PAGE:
The data above is from the US Census Bureau. From just the graph, we can appropriately conclude:
A. Median home prices in the United States more than tripled between March 2009 and January 2011.
B. The increase in home price between March 2009 and January 2011 was roughly linear.
A study is done on 250 people, where each person tries to predict whether a particular card from a shuffled deck is red or black before it is revealed. (The deck contains an equal number of each.)
Each participant makes 8 predictions. One participant gets all 8 predictions correct. The researcher claims that this person has exhibited psychic abilities.
Based on just the way the experiment is designed, is the researcher's claim a viable hypothesis? (Note we're not judging the plausibility of psychic ability in itself, just this particular experiment's design.)
Deception in statistics can be quite intentional; the original median home graph's choice of what months to display clearly did not happen by accident. It can also be unintentional; the researcher examining psychic phenomena may be earnest about their hypothesis, but they still interpreted the results of their experiment poorly.
Alternatively, sometimes the statistics themselves can deceive, as the questions that follow will demonstrate.
The data below was collected by hospitals in Ontario, Canada between 2002 and 2014; they indicate the severity of off-road vehicle accidents that resulted in hospital visits. The left column is the data from people who were wearing a helmet during the accident. The right column is the data from people who were not wearing a helmet.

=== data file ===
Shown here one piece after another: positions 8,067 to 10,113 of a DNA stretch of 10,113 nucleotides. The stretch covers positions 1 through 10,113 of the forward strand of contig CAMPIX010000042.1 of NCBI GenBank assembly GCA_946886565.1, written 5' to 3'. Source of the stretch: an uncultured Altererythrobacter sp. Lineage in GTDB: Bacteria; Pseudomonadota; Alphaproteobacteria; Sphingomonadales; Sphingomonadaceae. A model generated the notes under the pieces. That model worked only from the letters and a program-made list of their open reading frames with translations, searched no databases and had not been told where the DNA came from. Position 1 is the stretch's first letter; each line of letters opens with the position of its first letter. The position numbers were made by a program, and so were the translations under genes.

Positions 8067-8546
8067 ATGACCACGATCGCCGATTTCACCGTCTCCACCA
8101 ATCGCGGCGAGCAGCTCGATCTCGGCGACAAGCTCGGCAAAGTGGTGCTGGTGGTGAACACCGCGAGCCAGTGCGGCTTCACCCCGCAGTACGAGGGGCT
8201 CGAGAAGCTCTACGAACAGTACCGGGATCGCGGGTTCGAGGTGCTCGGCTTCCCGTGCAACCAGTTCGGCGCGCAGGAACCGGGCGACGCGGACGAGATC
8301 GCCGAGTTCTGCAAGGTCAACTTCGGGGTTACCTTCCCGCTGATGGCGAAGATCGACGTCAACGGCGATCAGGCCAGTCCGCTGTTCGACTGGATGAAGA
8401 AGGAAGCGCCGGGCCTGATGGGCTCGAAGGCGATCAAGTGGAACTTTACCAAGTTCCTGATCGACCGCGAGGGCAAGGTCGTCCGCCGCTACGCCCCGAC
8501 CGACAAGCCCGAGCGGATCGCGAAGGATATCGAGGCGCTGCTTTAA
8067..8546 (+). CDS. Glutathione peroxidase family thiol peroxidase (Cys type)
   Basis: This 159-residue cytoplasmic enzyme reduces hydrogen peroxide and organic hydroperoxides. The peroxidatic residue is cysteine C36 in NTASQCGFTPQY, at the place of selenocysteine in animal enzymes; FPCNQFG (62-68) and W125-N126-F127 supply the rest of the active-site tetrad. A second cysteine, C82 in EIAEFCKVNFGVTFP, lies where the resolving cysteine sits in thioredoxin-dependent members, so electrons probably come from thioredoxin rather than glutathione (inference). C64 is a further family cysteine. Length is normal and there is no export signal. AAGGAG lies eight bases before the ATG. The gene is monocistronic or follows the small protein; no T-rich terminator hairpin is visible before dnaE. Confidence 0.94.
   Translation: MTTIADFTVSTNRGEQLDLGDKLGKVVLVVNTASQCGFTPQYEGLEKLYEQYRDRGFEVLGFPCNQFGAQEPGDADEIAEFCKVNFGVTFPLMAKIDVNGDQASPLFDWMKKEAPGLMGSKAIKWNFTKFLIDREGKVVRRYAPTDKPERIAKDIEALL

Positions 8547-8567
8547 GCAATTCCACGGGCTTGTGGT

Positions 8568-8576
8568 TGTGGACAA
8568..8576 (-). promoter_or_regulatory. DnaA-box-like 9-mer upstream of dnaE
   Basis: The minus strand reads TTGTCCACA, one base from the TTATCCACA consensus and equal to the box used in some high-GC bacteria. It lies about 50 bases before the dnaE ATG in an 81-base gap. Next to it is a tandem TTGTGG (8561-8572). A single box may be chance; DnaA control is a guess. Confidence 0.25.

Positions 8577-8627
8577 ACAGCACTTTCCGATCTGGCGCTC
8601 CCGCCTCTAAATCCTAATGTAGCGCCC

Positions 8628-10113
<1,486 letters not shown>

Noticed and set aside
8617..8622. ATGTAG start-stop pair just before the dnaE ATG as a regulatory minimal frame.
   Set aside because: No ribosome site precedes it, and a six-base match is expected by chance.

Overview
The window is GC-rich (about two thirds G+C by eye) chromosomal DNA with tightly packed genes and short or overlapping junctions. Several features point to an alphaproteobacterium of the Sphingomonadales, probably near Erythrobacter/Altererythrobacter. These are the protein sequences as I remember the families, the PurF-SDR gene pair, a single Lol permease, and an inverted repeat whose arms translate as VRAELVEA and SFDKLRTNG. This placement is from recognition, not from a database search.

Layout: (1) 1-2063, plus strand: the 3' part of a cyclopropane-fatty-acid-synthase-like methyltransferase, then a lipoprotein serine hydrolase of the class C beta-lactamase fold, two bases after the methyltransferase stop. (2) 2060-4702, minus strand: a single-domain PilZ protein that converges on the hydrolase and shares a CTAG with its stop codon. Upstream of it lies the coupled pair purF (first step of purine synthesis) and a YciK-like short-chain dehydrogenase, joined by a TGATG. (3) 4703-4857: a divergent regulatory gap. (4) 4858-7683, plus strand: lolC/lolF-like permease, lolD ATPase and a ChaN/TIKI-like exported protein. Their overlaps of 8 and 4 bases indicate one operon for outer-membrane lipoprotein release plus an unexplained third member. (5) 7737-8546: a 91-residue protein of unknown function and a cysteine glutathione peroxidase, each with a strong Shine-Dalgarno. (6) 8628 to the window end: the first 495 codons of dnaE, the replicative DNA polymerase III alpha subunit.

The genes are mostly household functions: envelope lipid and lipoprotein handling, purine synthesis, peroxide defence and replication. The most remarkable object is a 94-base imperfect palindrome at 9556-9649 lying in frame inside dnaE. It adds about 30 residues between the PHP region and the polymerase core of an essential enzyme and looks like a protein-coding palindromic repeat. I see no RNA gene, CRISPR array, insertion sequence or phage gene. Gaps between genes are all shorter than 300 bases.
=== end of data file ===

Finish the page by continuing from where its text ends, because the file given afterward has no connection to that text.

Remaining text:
|Arrived in ambulance||19%||9%|
Based on the data from the chart, what seems to be true?
A. People who were wearing helmets during the off-road vehicle accidents that brought them to a hospital are more than twice as likely to arrive in an ambulance, compared to the helmetless victims.
B. People who wear helmets when riding off-road vehicles are more likely to need a hospital visit, compared to people who do not wear helmets.
(Data source: Journal of Internal Medicine.)
Not everyone who gets in an accident goes to the hospital!
The data from the previous question only considers data collected by hospitals. Which quadrant of the data most likely has the largest part missing (that is, the number is smaller than the count of all accidents, not just those seen by hospitals)?
The data from the previous two questions demonstrates what's known as Berkson's bias or Berkson's paradox. In taking what appears to be a representative sample, a specific group may still be excluded (for example, hospitals won't see those who are healthy enough to not need to go to a hospital).
Looking at the data from a different perspective may help. What percentage of people observed by the hospital were wearing a helmet?
Note that in Ontario, motorcycle riders must wear helmets by law! There are definitely helmeted riders not included in the data.
Statistics cannot be done in a mathematical vacuum. As it usually involves real-life reference, knowledge about the circumstances can be as important as any sort of calculation. This course will contain some questions that may seem not to be "purely" math - this is quite intentional, as context is often required for a valid analysis.
It may seem, at this point, that statistics can only serve to confound. However, you'll find statistics can be used to pierce deception rather than just create it — begin the course to find out how!